The Underwater Treadmill (UWTM) - An effective method of exercise to get patients back to good health safely. The buoyancy provided by the water lessens the weight bearing load while the resistance strengthens the muscle and boosts endurance without the pain associated with weight bearing exercises. This low impact on the joints and the bones is sometimes necessary for some patients. The resistance of the water also helps to retrain the neuromuscular firing back into a more normal gait as well.


In the clinic we will use a wide variety of tools including cavaletti poles, rocker boards, physiorolls, weave poles, and balance discs. We will also simply teach new exercises, like high fives, sit to stands, playbows, and many more to help your pet.

At the same time that we are performing treatments at the clinic, we will be sending you home with instructions for further exercises, stretches, or heat/cold therapy treatments.

These exercises will increase range of motion, as well as strength and endurance within that range of motion.

This will be a set of tools that you will be able to use now, and in the future to help your pet. Along with the improvements in comfort, strength, and ability around the initially affected area, we are ultimately working towards retraining the neuromuscular firing of the muscles used in your pet’s gait to help them avoid re-injuring themselves in the future.


Many of our patients may already be on anti-inflammatories (NSAID’s) – the most commonly used pain reliever. But our goal is to reduce reliance on these medications. We will also frequently use muscle relaxants to release a spasming muscle, centrally acting pain relievers, and hot or cold packs; each can greatly impact your pet’s pain and can reduce the demand for NSAID’s.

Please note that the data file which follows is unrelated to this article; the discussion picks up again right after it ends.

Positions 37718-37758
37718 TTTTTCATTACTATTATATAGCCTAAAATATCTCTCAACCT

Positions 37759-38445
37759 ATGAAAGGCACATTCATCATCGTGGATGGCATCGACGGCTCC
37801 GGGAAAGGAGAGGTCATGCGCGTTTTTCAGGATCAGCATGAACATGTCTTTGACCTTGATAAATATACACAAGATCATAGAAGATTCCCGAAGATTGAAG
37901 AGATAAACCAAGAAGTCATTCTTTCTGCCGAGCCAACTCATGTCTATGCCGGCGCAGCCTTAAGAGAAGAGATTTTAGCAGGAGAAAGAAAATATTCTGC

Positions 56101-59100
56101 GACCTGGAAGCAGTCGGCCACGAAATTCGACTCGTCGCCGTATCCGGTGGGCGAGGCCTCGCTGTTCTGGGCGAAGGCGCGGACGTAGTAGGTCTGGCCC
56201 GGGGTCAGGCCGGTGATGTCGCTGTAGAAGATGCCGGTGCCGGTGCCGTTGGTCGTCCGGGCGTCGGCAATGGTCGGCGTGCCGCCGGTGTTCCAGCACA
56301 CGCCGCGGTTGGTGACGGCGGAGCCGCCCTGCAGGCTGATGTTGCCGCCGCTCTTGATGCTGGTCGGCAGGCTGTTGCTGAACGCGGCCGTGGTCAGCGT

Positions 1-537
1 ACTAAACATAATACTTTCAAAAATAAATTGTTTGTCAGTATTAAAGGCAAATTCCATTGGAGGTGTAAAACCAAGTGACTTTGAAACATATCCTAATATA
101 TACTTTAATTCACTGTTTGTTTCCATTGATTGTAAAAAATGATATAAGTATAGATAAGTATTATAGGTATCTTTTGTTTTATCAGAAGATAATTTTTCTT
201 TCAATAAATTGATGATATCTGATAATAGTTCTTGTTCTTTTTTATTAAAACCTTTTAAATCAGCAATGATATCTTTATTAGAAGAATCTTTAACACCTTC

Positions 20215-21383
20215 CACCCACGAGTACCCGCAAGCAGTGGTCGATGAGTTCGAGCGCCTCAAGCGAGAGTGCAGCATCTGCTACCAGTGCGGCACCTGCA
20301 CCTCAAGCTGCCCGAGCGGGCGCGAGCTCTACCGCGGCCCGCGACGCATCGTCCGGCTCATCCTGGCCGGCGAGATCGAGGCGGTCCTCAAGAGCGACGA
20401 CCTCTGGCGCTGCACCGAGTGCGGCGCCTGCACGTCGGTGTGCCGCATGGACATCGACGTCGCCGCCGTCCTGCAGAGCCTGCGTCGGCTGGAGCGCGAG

An anti-anxiety medication may be used for nervous patients. Massage therapy requires a relaxed patient, and within a session or two, most pets are happily following a short exercise regimen and relaxing for a massage.
Please do not administer human medication of any kind to your pet without specific dose and brand information from your pet’s veterinarian.

Our Approach:

I have mentioned that “we” will work together many times in this summary. One of the most important elements in physical rehabilitation is “you”. Physical rehabilitation is a way for you to learn how you can help your pet feel better now, and in the future.

How Do You Become a Certified Canine Rehabilitation Professional?

The certificate program in canine rehabilitation is a sequence of postgraduate courses for veterinarians and physical therapists,followed by a supervised clinical experience and a cumulative examination. The courses are designed to guide the practitioner from the theoretical foundations through the clinical applications of canine rehabilitation.

After successful completion of all requirements, both veterinarians and physical therapists receive the title “Certified Canine Rehabilitation Therapist”,if they went to CRI, and “Certified Canine Rehabilitation Practitioner”,if they went to UT. Veterinarians are allowed to use the term “veterinary rehabilitation”,while physical therapists are allowed to use the term “physical therapy”.

All practitioners of each title are similarly qualified to treat cats and other species as well as dogs.

Helpful links:

Canine rehabilitation: An inside look at a fast-growing market segment.http://veterinarynews.dvm360.com/canine-rehabilitation-inside-look-fast-growing-market-segment

Canine Physical Therapy:https://en.wikipedia.org/wiki/Canine_physical_therapy